Kelil to pursue personalized breast cancer risk assessment using imaging biomarkers and machine learning; Jaimes to investigate fetal diffusion tensor imaging and microstructural brain abnormalities in fetuses with congenital heart disease
Credit: Courtesy of Dr. Kelil
Leesburg, VA, December 18, 2019–The American Roentgen Ray Society (ARRS) is pleased to announce two 2021 ARRS Scholarships, provided by ARRS’ The Roentgen Fund®, have been awarded to Tatiana Kelil, MD of the University of California, San Francisco (UCSF) and Camilo Jaimes, MD of Boston Children’s Hospital (BCH) and Harvard Medical School.
Dr. Kelil, an assistant professor of radiology in UCSF’s breast imaging section, will use the protected time afforded by her ARRS Scholarship to pursue personalized breast cancer risk assessment using imaging biomarkers and machine learning.
“One such imaging biomarker is background parenchymal enhancement (BPE),” Dr. Kelil explained. Noting that BPE is associated with increased breast cancer risk, she added, “machine learning tools can deduce these patterns that might not be discernible to humans from the imaging data,” which could improve conventional risk prediction models.
A neuroradiologist at BCH specializing in advanced pediatric MRI techniques, Dr. Jaimes will use the secured research time from his ARRS Scholarship to investigate fetal diffusion tensor imaging (DTI) and microstructural brain abnormalities in fetuses with congenital heart disease (CHD).
Investigation of these abnormalities in fetuses has been hindered by technical challenges of the acquisition–“mainly fetal motion,” claimed Dr. Jaimes. Reiterating that identifying the onset of abnormalities in brain development and their relationship to clinically relevant outcomes is critical, his study “will employ novel fetal diffusion MRI techniques to address these aims, harnessing cutting-edge MRI processing tools to correct for fetal motion.”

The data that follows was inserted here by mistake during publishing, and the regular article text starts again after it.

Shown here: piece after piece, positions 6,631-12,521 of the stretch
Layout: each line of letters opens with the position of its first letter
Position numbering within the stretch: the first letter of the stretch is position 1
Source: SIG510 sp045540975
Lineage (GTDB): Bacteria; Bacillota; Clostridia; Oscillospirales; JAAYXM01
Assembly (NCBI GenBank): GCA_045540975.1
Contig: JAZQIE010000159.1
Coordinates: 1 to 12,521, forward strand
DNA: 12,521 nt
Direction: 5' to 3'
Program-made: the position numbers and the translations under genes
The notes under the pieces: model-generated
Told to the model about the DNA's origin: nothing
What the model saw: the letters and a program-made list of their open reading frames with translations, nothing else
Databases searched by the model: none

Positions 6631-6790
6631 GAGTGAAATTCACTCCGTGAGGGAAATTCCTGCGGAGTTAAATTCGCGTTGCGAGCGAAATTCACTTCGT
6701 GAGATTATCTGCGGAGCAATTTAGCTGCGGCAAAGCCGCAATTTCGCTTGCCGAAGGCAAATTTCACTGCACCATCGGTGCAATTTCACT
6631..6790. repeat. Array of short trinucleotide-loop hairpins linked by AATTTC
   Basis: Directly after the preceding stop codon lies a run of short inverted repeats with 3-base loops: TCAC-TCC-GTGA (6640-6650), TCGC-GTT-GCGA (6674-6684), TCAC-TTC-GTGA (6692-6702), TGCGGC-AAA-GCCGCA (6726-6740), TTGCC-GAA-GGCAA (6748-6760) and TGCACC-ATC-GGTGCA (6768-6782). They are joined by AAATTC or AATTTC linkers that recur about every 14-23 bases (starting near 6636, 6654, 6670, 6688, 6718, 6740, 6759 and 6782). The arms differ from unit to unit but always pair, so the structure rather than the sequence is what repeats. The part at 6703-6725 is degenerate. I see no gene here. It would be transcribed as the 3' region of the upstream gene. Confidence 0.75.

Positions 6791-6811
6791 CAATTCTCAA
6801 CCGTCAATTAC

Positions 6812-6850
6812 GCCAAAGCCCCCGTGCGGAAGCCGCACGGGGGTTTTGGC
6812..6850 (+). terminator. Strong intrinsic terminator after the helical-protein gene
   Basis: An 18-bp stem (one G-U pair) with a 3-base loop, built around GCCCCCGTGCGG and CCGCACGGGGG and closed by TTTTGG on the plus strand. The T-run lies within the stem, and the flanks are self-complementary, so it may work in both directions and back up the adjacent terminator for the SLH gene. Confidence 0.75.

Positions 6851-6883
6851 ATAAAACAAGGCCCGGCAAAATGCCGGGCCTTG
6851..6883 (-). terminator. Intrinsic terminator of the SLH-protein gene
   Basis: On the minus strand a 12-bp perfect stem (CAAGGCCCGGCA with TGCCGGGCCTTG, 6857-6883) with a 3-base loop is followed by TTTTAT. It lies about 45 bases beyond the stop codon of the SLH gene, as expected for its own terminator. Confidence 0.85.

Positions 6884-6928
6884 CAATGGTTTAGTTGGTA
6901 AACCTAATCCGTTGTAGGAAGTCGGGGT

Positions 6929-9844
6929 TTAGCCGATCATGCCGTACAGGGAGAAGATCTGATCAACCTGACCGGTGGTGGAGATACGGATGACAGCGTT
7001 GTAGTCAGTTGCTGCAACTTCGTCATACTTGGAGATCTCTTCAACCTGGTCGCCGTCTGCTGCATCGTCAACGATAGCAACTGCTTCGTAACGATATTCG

Drs. Kelil and Jaimes will be formally recognized as dual recipients of the 2021 ARRS Scholarship during the opening ceremony of the ARRS Virtual Annual Meeting on Sunday, April 18, 2021.
Tatiana Kelil is assistant professor of radiology at UCSF in the breast imaging section. She also serves as co-director for the UCSF Center for Advanced 3D Technologies. After graduating from Chicago Medical School, she completed a diagnostic radiology residency at Brigham and Women’s Hospital/Harvard Medical School, followed by a women’s imaging fellowship at UCSF. Kelil was awarded the RSNA Roentgen Resident/Fellow Research award in 2015, the RSNA Honored Educator award in 2017, and the John A. Watson Faculty scholarship in 2020. Passionate about improving health outcomes throughout the world, Kelil participates in the UCSF Global Cancer Program and serves as the associate program manager for RAD-AID Ethiopia, a WHO-affiliated nonprofit international organization reaching over 30 countries. She is currently leading a breast imaging training program in Ethiopia and hopes to expand the program to other low-resource regions in the future. In addition to furthering radiology education, Kelil is interested in exploring the role of artificial intelligence in addressing global health care inequalities and optimizing existing resources to help overcome workforce shortages in low-resource regions.
Camilo Jaimes is a neuroradiologist at BCH, director of faculty development for the department of radiology, and assistant professor of radiology at Harvard Medical School. Dr. Jaimes obtained his medical degree from Universidad del Rosario (Bogota, Colombia) and subsequently joined the Children’s Hospital of Philadelphia as a postdoctoral research fellow. He completed a diagnostic radiology residency and a neuroradiology fellowship at Massachusetts General Hospital, as well as a pediatric neuroradiology fellowship at BCH. Dr. Jaimes has authored over 50 peer-reviewed manuscripts. His work revolves around the utilization of advanced MRI techniques to characterize normal development and early injury to various of children. After joining BCH, he focused his work on developing similar analytic techniques for the youngest of patients: the human fetus. In 2020, his work on motion corrected fetal DTI and tractography received the John Caffey award from the Society for Pediatric Radiology for best basic science paper.
Founded in 1900, the American Roentgen Ray Society (ARRS) is the first and oldest radiological society in North America, dedicated to the advancement of medicine through the profession of radiology and its allied sciences. An international forum for progress in medical imaging since the discovery of the x-ray, ARRS maintains its mission of improving health through a community committed to advancing knowledge and skills with an annual scientific meeting, monthly publication of the peer-reviewed American Journal of Roentgenology (AJR), quarterly issues of InPractice magazine, AJR Live Webinars and Podcasts, topical symposia, print and online educational materials, as well as awarding scholarships via The Roentgen Fund®.
Logan K. Young